Following a stay on cancellation of banking licence by Bombay High Court, Pune-based Rupee Cooperative Bank’s administrator will explore various options. These include conversion into a small finance bank (SFB), or merger with another sound urban co-operative bank (UCB).
Sudhir Pandit, administrator, Rupee Bank, told Business Standard that the bank was pursuing a proposal to merge with Cosmos Co-operative Bank and also speaking to some private investors (for forming an SFB).
The top priority is the Cosmos Bank proposal. Being local banks, it is compatible culturally for both Rupee and Cosmos.
In August 2021, RBI had declined the joint merger proposal of the Maharashtra State Co-op Bank (MStC) and Rupee Bank.
In December 2021, the country’s largest urban cooperative bank Saraswat Co-op Bank had evinced interest in merger of Rupee Bank with itself.
The Mehsana Urban Co-op Bank had also come up with a merger proposal but that was rejected in January 2022.
Pandit said the losses on the books of Rupee Co-op Bank are around Rs 538 crore. Its liquid investments (in government securities) were Rs 840 crore.
The RBI, in its order dated August 8, 2022, said that it cancelled the banking licence of Rupee Bank since the bank did not have adequate capital and earning prospects.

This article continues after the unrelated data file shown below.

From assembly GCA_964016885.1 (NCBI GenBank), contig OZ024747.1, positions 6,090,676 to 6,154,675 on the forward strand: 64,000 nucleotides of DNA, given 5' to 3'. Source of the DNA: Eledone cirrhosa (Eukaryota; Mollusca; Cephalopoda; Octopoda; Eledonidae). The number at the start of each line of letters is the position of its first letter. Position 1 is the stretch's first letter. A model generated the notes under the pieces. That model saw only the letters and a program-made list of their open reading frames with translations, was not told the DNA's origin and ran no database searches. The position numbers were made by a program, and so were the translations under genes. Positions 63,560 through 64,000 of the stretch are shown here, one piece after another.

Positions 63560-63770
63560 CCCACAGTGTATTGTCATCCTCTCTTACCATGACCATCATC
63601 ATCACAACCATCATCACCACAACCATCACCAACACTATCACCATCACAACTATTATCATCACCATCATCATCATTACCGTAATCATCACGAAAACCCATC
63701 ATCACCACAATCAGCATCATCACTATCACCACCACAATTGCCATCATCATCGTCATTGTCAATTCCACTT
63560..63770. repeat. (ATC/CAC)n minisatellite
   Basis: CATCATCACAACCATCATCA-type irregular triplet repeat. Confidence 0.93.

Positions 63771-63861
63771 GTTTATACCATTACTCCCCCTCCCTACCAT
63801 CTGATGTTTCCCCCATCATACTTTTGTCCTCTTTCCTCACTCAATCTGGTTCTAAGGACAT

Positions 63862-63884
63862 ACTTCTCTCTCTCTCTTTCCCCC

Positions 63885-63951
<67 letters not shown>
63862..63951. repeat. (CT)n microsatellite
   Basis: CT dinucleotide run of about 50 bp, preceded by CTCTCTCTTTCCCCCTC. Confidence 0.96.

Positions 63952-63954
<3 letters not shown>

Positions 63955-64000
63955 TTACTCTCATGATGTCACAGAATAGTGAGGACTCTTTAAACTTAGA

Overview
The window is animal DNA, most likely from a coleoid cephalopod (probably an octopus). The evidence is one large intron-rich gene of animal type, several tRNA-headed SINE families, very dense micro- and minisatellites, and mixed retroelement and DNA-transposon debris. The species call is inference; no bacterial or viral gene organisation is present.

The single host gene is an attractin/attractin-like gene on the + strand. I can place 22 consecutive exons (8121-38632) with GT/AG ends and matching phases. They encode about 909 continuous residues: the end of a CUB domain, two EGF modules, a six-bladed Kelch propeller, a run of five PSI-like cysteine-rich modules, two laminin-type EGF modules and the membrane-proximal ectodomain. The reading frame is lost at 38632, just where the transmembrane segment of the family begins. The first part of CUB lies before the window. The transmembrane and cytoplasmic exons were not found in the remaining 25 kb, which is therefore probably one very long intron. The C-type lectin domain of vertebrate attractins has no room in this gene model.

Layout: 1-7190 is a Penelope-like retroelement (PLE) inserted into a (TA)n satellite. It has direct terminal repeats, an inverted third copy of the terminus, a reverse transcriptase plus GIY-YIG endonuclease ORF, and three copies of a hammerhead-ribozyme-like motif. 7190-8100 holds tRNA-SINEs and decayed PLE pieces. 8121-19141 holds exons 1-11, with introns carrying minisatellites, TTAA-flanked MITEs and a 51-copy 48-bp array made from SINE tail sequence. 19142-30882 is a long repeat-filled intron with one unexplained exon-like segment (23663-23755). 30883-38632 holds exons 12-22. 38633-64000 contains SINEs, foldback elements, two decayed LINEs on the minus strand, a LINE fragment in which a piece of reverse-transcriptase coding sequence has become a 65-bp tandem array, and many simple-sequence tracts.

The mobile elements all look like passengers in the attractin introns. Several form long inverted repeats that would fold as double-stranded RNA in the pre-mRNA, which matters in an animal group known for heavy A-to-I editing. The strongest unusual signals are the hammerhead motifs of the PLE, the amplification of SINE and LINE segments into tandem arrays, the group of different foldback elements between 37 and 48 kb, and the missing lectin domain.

Deposit Insurance and Credit Guarantee Corporation (DICGC) has already paid about Rs 700 crore to eligible depositors.
The high-value depositors (those with amounts above DICGC limits) have money of around Rs 370 crore in Rupee Bank.
These depositors have shown readiness to convert liabilities worth Rs 300 crore into perpetual non-cumulative preference shares, which are treated as tier I capital. This would reduce the negative net worth to Rs 238 crore, he said.
Pandit said the capital adequacy ratio of Cosmos Bank was comfortable to merge Rupee Bank.
Assuming the merger goes through, the capital adequacy ratio would still remain above minimum regulatory capital norms. Cosmos Bank had a capital adequacy ratio of 13.19 per cent as of March 31, 2022.